The point A represents a re-entrant corner of the G. R. Rains Survey, which adjoins the Johnson Survey. Point B represents the most southerly southwest corner of the Rains Survey, the location of which on the ground is agreed upon by all of the parties. C is the point which plaintiffs, who are appellants here, contend to be the southeast corner of Block 3 and the southwest corner of Block 4. D is the point which the owners of Block 3 contend to be the southeast corner of Block 3 and the southwest corner of Block 4. The shaded portion of the map, from B to C, thence down the river to D, and from D to B, is the area in controversy. Appellants, and the appellee Superior Oil Company, claim that the area in controversy lies within Block 4, while the remaining appellees claim that the area in controversy lies within Block 3. Since the parties all agree upon the location of points A and B, the proper location of the southeast corner of Block 3 is the sole question to be determined, in view of the disposition which we make of the case.

There was much testimony relating to some surveying done by a surveyor named Hoskins, who was dead at the time of the trial. The testimony indicates that at some time, not definitely determined, but at about the time the partition was made, the surveyor Hoskins did some surveying work along or near the dividing line between these two Blocks. It is indicated that he ran a line from B to C on one day, and then ran another line from B to D on the next day. But the evidence completely fails to show that the parties interested in the land ever accepted either of the lines run by Hoskins, and there is an entire absence of any proof to show that his work, or any part of it, was used in the preparation of the partition deeds. Issues were submitted to the jury inquiring as to the corner established by Hoskins, but the jury failed to answer those issues. And, as we have said, all parties in their briefs vehemently assert that the partition was based upon the office survey made by Jones, and not upon the surveying done on the ground by Hoskins.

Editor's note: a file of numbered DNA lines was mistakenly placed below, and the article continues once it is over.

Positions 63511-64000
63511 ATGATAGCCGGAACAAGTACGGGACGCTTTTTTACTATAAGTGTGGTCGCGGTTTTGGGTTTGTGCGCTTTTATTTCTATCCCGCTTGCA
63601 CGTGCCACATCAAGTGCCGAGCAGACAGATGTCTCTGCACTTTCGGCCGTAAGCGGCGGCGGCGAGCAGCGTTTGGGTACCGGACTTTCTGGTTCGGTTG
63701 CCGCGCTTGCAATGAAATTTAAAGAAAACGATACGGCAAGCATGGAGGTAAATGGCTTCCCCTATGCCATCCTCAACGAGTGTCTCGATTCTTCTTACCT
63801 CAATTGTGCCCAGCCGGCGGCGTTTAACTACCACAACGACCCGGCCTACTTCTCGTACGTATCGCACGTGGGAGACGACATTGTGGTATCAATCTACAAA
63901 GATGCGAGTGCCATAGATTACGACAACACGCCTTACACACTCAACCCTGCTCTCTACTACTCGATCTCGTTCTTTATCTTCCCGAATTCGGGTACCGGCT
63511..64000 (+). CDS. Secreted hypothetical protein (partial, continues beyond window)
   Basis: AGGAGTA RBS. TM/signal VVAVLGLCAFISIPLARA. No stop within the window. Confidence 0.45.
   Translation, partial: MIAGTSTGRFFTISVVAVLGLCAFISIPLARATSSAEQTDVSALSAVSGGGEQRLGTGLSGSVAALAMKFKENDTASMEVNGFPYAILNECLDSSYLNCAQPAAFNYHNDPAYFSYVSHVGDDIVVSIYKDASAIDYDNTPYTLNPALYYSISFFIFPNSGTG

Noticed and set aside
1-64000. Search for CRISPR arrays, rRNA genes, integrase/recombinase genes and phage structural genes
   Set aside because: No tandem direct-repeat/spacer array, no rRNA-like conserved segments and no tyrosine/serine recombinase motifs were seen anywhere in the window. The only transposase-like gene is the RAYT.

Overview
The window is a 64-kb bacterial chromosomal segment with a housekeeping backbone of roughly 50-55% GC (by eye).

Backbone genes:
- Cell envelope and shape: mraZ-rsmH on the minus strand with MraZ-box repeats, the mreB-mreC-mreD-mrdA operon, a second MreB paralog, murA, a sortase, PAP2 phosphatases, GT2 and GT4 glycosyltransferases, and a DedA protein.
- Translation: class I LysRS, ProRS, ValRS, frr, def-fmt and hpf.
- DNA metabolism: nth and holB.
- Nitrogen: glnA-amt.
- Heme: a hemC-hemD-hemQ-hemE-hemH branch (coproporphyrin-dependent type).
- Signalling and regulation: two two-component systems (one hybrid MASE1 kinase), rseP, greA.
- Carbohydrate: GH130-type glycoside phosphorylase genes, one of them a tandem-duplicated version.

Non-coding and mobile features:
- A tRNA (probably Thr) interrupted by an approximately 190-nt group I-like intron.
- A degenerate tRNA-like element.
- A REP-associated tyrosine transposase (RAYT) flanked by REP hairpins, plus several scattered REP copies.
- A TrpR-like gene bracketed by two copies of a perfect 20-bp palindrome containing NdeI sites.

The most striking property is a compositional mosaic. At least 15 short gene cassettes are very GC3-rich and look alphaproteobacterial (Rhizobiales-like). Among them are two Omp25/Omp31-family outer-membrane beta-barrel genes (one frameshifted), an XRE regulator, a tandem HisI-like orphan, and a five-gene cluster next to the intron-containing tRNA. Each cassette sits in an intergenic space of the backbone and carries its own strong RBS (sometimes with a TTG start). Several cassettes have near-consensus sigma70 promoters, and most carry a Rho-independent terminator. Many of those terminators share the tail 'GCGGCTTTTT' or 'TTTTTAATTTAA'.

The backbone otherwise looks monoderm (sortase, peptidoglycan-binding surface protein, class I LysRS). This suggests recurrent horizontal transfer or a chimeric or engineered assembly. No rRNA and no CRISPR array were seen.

Jones testified, without contradiction, that he prepared his map, and calculated his courses and distances, from the calls in the field notes of the Johnson Survey and from the calls in prior deeds which conveyed the entire tract. From the evidence it appears undisputed that the calls in the field notes for the meanders of the Sabine River near the point in question are substantially as indicated by the dotted lines on the above sketch, and that the location of the river on the ground varies from those calls substantially as indicated by the sketch. On the Jones map, the river is shown to run according to the calls in the field notes, and not according to its location on the ground.

The description of Block 3 in the partition deeds is as follows:

"On the Francis Johnson Headright Survey being known as Block No. 3 as divided and mapped by said parties interested and more fully described as follows, to-wit:

"Beginning at the southeast corner of block No. 2, a stake on the north bank of the Sabine River; thence north 1850 varas to a corner; thence east 1440 varas to a corner; thence south 1090 varas to a corner on the north bank of said river; thence southwest along the bank of said river to the place of beginning, containing 420 acres of land, more or less."

The description of Block 4 contains a similar reference to the map, and begins at the southeast corner of Block 3.